The Eugene City guard. (Eugene City, Or.) 1870-1899, September 06, 1884, SUPPLEMENT, Image 5

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'he Eugene City Guard.
KeMlatlona Adopt bjr the Domorralle
Party at tha Natloaal Canveu-
tiaa r iNM.
The Democratic party of the Union,
through its representatives in National
Convention assembled, reooguizes that, as
the nation grows older, new issues are
born of time and progress, and old issues
perish; bat the fundamental principles of
the Democracy, approved by the united
voice of the people, remain, and will ever
remain, as the best and the only security
for the continuance of free government,
the preservation of personal rights, the
equality of all citizens before the law.
The reserved rights of lhe States and the
supremacy of the Federal Government,
within the limits of the Constitution, will
ever form the true basis of our liberties,
and can never be surrendered without de
stroying that bulauoe of rights and powers
which enables a continent to be developed
in peace, and social order to be maintained
by means of local self-government. But
it is indispensable, for the practical appli
cation and enforcement of these fundamen
tal principles, that the Government should
not always be controlled by one political
party. Frequent change of administration
is as necessary as constant recurrence to
the popular will. Otherwise abuses grow
in the Government instrumentality for im
posing heavy burdens on the rcany, who
are governed for the benefit of the few who
govern, and publio servants thus become
arbitary rulers: This is now the condition
of the country hence a change is de
manded. The Republican party, so far as
principle is concerned, is a reminiscence;
in practice it is an organization for enrich
ing those who control its machinery. The
frauds and jobbery which have been
brought to light in 'every department of
the Government are sufficient to have
called for reform within the Republican
party; yet those in authority, made reck
less by the long possession of power, have
sucoumbed to its corrupting iufluenoe and
have plaocd in nomination a tioket against
wbtoh the independent portion of the party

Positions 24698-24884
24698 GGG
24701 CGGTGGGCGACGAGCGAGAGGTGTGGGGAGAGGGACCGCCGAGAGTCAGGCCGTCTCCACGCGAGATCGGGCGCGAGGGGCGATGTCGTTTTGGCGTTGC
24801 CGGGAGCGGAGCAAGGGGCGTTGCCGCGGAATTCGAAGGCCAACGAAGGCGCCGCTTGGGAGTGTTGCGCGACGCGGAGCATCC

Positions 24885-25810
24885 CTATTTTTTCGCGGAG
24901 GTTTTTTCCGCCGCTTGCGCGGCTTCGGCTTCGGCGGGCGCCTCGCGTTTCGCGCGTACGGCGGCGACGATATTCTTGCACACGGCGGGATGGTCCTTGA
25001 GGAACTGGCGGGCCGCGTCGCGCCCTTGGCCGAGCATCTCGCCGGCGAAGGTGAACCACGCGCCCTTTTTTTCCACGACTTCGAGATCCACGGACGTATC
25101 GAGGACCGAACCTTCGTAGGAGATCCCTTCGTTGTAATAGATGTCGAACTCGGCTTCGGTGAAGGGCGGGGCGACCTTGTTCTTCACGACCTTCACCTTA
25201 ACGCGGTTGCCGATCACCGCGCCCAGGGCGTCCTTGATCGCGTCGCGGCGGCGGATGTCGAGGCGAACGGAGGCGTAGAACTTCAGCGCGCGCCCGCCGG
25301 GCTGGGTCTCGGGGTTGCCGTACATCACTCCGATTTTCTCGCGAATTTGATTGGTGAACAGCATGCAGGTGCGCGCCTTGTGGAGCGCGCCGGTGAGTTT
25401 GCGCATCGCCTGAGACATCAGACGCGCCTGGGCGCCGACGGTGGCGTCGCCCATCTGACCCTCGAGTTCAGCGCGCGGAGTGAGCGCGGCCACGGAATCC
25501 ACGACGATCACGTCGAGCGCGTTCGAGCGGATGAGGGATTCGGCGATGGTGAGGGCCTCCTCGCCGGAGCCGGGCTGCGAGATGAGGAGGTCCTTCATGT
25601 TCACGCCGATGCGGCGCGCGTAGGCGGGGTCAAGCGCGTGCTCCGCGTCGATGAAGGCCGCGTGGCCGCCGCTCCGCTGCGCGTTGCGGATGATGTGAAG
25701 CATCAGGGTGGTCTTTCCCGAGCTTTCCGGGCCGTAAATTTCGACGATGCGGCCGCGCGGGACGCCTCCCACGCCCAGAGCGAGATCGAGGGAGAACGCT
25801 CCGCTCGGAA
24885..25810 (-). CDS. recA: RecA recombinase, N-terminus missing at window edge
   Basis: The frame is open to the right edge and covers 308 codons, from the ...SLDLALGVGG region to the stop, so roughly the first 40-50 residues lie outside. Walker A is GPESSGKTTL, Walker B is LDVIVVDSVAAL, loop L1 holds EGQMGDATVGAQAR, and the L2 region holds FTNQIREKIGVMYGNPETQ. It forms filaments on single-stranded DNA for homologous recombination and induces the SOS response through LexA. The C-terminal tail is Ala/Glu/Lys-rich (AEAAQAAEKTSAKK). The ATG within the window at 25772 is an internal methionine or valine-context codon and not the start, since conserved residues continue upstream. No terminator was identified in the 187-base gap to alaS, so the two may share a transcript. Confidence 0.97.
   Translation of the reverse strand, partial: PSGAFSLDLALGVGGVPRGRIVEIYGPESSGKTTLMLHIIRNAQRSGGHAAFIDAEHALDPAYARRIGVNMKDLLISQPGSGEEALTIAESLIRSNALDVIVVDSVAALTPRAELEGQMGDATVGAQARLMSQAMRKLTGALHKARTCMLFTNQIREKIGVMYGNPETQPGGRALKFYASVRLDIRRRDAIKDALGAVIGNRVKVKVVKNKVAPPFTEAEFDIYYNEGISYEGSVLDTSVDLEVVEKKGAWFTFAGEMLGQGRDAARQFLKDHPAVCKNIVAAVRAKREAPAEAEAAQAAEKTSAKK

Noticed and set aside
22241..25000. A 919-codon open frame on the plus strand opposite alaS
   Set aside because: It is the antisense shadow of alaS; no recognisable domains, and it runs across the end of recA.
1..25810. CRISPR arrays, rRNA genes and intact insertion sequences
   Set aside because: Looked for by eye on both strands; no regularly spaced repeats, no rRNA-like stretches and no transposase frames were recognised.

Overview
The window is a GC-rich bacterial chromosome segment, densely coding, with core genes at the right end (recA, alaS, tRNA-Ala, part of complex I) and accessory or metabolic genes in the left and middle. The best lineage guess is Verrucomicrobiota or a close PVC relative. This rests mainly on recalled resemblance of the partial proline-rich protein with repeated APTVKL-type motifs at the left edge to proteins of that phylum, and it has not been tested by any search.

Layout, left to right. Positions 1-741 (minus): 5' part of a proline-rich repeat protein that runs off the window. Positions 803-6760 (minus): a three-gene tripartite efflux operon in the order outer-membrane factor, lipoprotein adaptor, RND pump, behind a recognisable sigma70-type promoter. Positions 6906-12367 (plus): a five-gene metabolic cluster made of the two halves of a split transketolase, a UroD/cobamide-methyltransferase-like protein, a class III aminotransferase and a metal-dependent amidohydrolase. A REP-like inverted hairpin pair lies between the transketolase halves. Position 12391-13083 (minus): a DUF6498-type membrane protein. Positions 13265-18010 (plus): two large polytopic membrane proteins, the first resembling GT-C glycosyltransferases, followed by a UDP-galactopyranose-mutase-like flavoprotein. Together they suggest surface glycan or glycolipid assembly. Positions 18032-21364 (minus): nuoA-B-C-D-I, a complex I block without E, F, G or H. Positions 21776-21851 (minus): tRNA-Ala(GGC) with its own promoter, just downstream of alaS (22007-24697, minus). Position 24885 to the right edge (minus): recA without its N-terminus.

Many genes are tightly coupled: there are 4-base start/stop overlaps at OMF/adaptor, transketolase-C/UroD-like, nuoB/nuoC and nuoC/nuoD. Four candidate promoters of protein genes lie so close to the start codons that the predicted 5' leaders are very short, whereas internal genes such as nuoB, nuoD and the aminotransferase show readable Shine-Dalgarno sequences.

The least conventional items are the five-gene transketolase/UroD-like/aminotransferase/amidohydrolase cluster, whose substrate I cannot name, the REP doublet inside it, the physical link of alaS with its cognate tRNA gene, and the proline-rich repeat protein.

are in open revolt. Therefore a change is
demanded. Such a ' change was a like
necessity in 187C, but the will of the peo
ple was then defeated by a fraud which can
never be forgotteu nor condoned. Again
in 1880, the change demanded by the peo
nle was defeated br the lavish use of
money, contributed by unscrupulous con
tractors and shameless jobbers, who had
bargained for unlawful profits or for high
office. The Republican party, during its
legal, its stolen and its bought tenures of
power, has steadily decayed in moral char
acter and political capacity. Its platform
promises are now a list of its past
failures. It demands the restoration of
our navy; it has squandered hundreds of
millions to create a navy that does not ex
ist; it calls upon Congress to remove the
burdens under which American shipping
has been depressed; it imposes and has
continued those burdens; it professes a
preference for free institutions; it organ
ized and tried to legalize a control of State
eleotions by Federal troops; it professes a
desire to elevate labor; it has subjected
American workingmen to the competition
of convict and imported contract labor; it
professes gratitude to all who were disabled
or died in the war, leaving widows and
orphans. It left to a Democratic House
of Representatives the first effort to equal
ize both bounties and pensions. It proffered
a pledge to correct the irregularities of our
tariff; it created and continued them. Its
own Tariff Commission confessed the need
of more than 20 per cent reduction; its